Catherine N. Duckett, Ph.D., associate dean of the School of Science, delivered a talk titled “Climate Change is Only an Emergency if You are Alive” hosted by the Red Bank Humanists on Sunday, April 14.
Duckett argued that climate change is an emergency for living things for a variety of reasons including direct and indirect impacts of heat, extreme weather, heavy rainfall, and other ecosystem impacts that are a threat to stable and predictable provisioning and supporting services from systems that we rely on for social and economic stability.
“Human societies and economies depend on ecosystem services provided for free by the natural world,” said Duckett. “For example, tree roots and the microbes in soil help filter rainwater so that it is healthy for humans and fish; plankton and trees make oxygen that we and other terrestrial creatures need to breathe; and birds eat ticks and mosquitos that carry disease and suck nutrients from our livestock.”
She also spoke about how individuals have an obligation to do what they can to reduce climate impacts, including raising awareness of the problem as well as personal and political actions directed towards reducing greenhouse gas emissions and social adaptations to climate change.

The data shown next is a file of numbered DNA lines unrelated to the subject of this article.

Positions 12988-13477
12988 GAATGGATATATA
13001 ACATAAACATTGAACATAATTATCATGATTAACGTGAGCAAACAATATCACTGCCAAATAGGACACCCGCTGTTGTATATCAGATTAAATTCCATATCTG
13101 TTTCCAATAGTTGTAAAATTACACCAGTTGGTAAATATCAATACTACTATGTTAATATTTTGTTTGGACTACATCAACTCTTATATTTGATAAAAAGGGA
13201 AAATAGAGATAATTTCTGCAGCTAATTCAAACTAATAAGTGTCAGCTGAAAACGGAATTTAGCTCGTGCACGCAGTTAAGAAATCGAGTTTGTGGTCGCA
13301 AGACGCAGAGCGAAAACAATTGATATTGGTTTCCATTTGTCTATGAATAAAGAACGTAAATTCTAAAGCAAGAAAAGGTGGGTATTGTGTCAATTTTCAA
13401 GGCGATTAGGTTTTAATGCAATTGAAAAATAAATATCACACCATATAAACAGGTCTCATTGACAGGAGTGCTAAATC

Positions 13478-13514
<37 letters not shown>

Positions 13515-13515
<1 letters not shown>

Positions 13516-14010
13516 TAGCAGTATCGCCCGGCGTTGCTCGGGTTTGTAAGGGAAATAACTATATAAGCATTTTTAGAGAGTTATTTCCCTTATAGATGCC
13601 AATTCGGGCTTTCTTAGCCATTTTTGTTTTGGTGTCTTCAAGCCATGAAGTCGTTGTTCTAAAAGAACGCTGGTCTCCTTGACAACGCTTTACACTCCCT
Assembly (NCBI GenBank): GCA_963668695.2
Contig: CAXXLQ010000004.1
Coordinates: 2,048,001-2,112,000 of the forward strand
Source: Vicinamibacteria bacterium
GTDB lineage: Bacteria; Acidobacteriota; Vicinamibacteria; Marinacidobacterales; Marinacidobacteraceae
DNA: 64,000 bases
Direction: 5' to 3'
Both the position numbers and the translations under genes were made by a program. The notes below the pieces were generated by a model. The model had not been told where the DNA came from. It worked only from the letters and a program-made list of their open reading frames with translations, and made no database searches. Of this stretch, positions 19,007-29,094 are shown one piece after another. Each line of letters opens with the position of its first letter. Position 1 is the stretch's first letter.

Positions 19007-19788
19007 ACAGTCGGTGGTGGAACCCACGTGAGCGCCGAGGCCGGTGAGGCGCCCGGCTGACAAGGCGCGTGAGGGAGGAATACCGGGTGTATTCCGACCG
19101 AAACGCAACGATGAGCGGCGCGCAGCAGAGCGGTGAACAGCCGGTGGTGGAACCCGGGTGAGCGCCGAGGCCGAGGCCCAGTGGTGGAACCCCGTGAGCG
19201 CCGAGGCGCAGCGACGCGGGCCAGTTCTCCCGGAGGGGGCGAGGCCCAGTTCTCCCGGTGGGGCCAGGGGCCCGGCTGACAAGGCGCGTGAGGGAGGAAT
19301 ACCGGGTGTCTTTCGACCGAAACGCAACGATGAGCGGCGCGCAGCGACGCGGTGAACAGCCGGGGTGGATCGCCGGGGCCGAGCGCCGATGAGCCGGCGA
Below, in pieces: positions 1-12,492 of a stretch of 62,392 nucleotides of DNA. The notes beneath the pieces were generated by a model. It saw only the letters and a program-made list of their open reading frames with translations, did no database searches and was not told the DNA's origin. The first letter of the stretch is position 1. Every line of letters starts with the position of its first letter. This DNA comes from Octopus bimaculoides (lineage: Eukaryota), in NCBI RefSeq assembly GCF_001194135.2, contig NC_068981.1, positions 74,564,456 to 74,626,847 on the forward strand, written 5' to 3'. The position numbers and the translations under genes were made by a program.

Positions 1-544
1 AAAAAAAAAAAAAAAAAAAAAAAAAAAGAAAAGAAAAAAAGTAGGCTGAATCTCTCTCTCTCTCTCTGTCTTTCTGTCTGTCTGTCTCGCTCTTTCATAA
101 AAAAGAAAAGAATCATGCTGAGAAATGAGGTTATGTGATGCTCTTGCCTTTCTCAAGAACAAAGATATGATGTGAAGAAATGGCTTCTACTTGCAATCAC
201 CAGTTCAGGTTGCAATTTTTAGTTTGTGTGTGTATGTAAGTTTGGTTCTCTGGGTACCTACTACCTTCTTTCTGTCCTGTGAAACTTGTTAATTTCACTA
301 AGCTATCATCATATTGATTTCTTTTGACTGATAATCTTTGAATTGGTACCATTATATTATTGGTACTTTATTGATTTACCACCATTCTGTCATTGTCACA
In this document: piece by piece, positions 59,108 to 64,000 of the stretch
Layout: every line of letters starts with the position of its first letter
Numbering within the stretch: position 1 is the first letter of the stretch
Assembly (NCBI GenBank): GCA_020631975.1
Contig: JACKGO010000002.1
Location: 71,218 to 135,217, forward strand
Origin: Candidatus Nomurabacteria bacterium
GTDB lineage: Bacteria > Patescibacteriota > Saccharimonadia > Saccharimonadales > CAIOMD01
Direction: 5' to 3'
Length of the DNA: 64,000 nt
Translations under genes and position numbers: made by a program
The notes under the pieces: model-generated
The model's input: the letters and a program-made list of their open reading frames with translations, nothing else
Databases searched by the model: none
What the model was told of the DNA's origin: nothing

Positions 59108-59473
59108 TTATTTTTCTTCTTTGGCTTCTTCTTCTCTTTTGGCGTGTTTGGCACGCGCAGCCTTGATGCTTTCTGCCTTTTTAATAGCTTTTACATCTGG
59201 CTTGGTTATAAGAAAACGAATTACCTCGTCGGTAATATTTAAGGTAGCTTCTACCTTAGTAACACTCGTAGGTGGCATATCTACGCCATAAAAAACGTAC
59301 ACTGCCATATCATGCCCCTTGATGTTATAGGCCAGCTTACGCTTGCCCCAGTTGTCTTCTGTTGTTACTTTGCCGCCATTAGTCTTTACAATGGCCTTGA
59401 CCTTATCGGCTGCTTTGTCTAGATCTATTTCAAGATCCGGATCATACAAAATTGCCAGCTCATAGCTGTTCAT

“According to research, people rarely talk about climate change and yet there is broad agreement in U.S. society that one of the solutions, clean energy, should be supported,” said Duckett. “This implies that discussion of solutions might help us arrive at mutually acceptable solutions.”
Duckett considers climate change to be the biggest evolutionary challenge the world will see in any human lifetime. Her current teaching and scholarly work are in the fields of climate change and climate change communication, with an emphasis on understanding the biological and evolutionary impacts of climate change. Duckett received her bachelor’s degree from Brown University, her master’s from the University of Texas at Austin, and her Ph.D. from Cornell University. She trained as an evolutionary entomologist studying the evolutionary relationships among plant eating beetles at the University of Puerto Rico, Rutgers, and the Smithsonian Institution.
The Red Bank Humanists is a nonprofit organization dedicated to secular humanism. The Red Bank Humanists cultivate rational inquiry, ethical values, and human development in Monmouth and Ocean Counties. For more information visit www.redbankhumanists.org.